Why do people want to bake fluffy white loaves? Reading through texts on TFL I have to asy this has a lot to do with culture and memory, although I would say that, as these are two of my fields of study ;-). However looking at by txfarmer , on how white breads are a key part of some Asian cultures I don't think this is too farfetched. This thread  is a good place to look for recipes for fluffier bread made with more natural ingredients, although txfarmer herself states that she now favours sourdough.  I also think the consumption of white bread is a key part of American and British contemporary cultures also and this is reflected on other threads, such as this one.


White bread abounded when I grew up and so I'm heartily thankful that I had Hovis wrapped around my cheese and pickle sandwiches! However I do know of British ex-pats who have Wonder Bread style loaves shipped out to them as a 'taste of home'. My guess is that this is to do with childhood memories as well as memories of the 'homeland'. A lot of posts on TFL are also asking 'where are the breads of yesteryear?'


Let's be honest, sometimes the things that trigger our childhood memories are not quite as elegant as Proust's 'petite madeleine'. For me it wouldn't be white bread but it would be cheap sweets - sherbert lemons, sherbert dip dabs - not good for you at all but compelling! Weird because I scarcely have a sweet tooth at all now. Although truth be told Nico your colomba was one of the things that drew me to TFL not only because I have dear Italian friends but also because it is also candy for the eyes!


Re the childhood pull, if rye bread was your childhood treat then you're ahead in the nutrition stakes, but at least two generations of Brits and Americans have been brought up predominantly on white bread. There are so many posts on TFL that reveal a longing for bread like 'that from the store' as well as those that praise sourdough. I might be projecting onto your friends and others but maybe if my lunch had been made lovingly from peanut butter, jelly and Wonder Bread, I might long for it too. I don't think these things can be shifted that easily.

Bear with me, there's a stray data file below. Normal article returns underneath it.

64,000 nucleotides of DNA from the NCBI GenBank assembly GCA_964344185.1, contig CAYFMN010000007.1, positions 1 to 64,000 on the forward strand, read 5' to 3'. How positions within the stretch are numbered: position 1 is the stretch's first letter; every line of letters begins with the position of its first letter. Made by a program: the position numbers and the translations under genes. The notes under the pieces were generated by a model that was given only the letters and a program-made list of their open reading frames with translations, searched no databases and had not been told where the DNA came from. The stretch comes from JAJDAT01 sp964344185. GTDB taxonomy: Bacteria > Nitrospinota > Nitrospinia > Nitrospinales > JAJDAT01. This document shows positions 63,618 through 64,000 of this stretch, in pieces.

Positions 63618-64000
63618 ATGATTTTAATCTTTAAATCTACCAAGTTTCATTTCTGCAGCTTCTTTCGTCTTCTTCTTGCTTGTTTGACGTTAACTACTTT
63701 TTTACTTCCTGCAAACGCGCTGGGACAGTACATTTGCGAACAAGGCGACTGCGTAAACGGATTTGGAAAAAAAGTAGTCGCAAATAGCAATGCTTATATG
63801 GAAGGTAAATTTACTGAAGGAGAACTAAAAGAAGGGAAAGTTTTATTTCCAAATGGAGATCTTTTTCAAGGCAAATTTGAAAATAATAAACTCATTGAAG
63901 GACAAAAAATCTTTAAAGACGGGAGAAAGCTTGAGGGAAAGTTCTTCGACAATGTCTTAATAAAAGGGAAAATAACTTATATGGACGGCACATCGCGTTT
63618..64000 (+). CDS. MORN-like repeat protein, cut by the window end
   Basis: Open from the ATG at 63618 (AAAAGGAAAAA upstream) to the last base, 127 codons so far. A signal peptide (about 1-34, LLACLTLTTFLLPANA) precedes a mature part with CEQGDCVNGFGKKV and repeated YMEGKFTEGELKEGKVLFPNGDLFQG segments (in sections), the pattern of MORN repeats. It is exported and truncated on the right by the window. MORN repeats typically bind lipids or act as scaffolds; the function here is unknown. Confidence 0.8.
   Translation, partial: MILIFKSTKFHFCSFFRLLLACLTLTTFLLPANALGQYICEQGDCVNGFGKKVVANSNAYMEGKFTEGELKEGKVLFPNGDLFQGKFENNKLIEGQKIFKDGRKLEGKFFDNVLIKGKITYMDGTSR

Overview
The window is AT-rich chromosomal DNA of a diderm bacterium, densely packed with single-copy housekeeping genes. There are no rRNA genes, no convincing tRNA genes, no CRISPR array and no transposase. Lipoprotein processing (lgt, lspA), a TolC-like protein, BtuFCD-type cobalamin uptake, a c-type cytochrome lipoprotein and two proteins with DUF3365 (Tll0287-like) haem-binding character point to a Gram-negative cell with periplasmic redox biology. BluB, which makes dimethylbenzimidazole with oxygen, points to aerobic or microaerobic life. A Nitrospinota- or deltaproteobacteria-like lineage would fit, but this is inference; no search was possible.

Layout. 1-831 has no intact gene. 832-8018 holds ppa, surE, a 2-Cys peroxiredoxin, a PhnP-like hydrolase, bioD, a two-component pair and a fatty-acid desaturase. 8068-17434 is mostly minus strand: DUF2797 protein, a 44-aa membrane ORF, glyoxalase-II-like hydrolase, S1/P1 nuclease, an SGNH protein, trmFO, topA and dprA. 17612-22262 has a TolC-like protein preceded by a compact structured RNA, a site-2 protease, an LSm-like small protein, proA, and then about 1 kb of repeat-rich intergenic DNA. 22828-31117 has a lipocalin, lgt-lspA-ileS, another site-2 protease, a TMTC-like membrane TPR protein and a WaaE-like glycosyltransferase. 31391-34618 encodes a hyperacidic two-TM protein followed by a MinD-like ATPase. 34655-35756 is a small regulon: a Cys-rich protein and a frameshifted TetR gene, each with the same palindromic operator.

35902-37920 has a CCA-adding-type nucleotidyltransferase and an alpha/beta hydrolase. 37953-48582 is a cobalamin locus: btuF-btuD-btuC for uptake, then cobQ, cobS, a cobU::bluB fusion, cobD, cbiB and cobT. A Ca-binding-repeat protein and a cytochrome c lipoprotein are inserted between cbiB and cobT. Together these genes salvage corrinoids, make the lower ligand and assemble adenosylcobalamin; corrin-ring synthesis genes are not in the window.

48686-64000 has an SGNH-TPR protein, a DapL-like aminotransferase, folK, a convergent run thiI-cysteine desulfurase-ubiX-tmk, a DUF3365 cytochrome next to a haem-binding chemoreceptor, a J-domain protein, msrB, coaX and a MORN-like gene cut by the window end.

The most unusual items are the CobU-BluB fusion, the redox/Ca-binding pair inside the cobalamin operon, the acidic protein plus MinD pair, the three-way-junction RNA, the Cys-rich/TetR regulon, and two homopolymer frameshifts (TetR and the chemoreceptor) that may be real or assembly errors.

But the last question - why can't we produce white sandwich bread just like the store's no matter how much we love to experiment at home?! That is really the easiest question to answer. It's because as home bakers we don't have ready access to the 19+ chemicals that it requires to replicate that type of bread.


I don't want to cross post but I've posted a list of some, not even all, of the actual ingredients of a Wonder Bread sandwich loaf on this thread. Really one would need a very big basket to carry home all that 'pixie dust' plus a shed in the garden to carry out chemical experiments in order to replicate this level of chemical intervention at home. This is not just about the addition of one or two naturally occurring ingredients.


There are all sorts of leads on TFL on how to cook white doughs, and when it's been part of an established cultural tradition (Chinese bao, Spanish bollo), I've enjoyed cooking white doughs more than I might have imagined as a dedicated Chorleywood bread hater.


However replicating store bought sandwich bread at home is no more going to happen that me going into my kitchen and whipping up a bag of sherbert dip dabs. Apologies to your friends, Nico. I emphathise with their longings but bread. Whiter, fluffier bread might be possible but bread just like the store's in composition is a chemical laden dream. Further to the discussion about safety, although most of the ingredients in Wonder Loaf sandwich bread are reading up as being passed as safe by food agencies, sorbic acid is already of concern as a potential carcinogen and claims have been made that not only does high fructose corn syrup interfere with hunger mechanisms, thus encouraging obesity, but in some cases it has also been found to be contaminated with mercury. These claims are being made in respected publications such as Environmental Health referring to tests carried out be ex-FDA officials, as reported here.